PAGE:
Mary Mon, May 30th 2016 @ 2:57pm

As so often, I find myself entranced by your memories! You bring much pleasure.

Leah Mon, May 30th 2016 @ 11:23pm

Gardener, I am with you cherishing all your souvenirs in the display cabinet of your memories. Thanks so much for letting me share them. You have a wonderful gift.

Mary Mon, May 30th 2016 @ 3:00pm

Oh Lex, as so very often we have the same idea at the same time and approach it in our own ways. Your idea was stimulated by the lovely lady Penelope, mine from Raz (see last Wednesday's blog - Future Perfect). Both feature memories and how to use them. Just brilliant. This is some kind of zeitgeist surely!

Lex Mon, May 30th 2016 @ 6:58pm

"Zeitgeist"! Bless you!! L'xx-the-sympatico

the room above the garage Mon, May 30th 2016 @ 6:33pm

Snorting at 'treasures lurking down your drawers' :-D
I think I am lucky because I only ever find myself seeking out my memory boxes when I'm happy. You hit the nail on the head when you say our treasures will not be special to the next generation. Mental note to either clear mine long before I croak it or ask that they are put in with me when I travel on. I'm at the beach and feeling whole. Peaceful day everyone, and thank you Lex, love ratg x.

Lex Mon, May 30th 2016 @ 7:00pm

Ooooo, positively Pharoahic! I now have a vision of going not to my grave (when I croak it!!!) but to my tomb... with my memory anchors forming a bridge between this world and the next. Love ya, RATG xx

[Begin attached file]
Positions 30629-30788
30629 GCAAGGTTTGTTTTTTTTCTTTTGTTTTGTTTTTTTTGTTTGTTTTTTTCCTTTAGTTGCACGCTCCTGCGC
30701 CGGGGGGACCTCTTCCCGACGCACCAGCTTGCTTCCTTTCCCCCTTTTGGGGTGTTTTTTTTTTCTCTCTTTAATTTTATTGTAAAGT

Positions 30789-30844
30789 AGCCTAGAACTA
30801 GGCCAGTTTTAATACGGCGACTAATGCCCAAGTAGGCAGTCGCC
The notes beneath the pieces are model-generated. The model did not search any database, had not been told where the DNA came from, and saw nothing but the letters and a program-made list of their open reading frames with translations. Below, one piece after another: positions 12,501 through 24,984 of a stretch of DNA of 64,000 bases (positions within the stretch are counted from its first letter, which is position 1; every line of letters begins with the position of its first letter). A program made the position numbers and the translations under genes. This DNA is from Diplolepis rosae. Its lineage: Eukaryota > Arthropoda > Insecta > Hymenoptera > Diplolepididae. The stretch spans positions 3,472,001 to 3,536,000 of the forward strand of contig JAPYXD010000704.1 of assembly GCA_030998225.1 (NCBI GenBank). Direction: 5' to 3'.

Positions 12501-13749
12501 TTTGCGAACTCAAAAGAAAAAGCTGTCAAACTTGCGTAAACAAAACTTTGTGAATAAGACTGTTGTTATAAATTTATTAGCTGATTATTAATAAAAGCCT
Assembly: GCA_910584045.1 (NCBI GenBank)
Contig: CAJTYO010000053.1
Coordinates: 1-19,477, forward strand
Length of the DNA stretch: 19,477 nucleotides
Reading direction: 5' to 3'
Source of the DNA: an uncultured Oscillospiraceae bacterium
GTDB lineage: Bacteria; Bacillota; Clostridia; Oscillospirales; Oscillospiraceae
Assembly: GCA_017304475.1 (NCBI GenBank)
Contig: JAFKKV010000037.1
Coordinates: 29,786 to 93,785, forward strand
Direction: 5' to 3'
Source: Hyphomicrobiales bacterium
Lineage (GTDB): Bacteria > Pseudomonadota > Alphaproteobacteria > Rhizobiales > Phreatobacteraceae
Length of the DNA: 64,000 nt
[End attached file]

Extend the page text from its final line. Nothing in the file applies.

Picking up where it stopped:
Mj Mon, May 30th 2016 @ 7:03pm

I've lost almost all of my family to cancer or drugs & alcohol. What you're describing I call "sweet sorrow". I think being able to go there is one of the gifts of clinical depression. We know we can come back from a trip like that. We can be guides for others. We know that tears are the stuff that washes clean the soul. I did that with my jewelry box yesterday. I came away with a small medal from my grandfather for 1st place for something in 1901. I think it was Sunday school attendance. Little things of Mom's too. Ah, the sweet sorrow. No wonder we can't throw away this stuff!

Mj Mon, May 30th 2016 @ 7:03pm

I've lost almost all of my family to cancer or drugs & alcohol. What you're describing I call "sweet sorrow". I think being able to go there is one of the gifts of clinical depression. We know we can come back from a trip like that. We can be guides for others. We know that tears are the stuff that washes clean the soul. I did that with my jewelry box yesterday. I came away with a small medal from my grandfather for 1st place for something in 1901. I think it was Sunday school attendance. Little things of Mom's too. Ah, the sweet sorrow. No wonder we can't throw away this stuff!

Lex Tue, May 31st 2016 @ 3:10pm

They are important anchors, Mj, aren't they. All emotions are important and all deeper memories are emotional. I would treasure those things you've come away with. Hug. L'x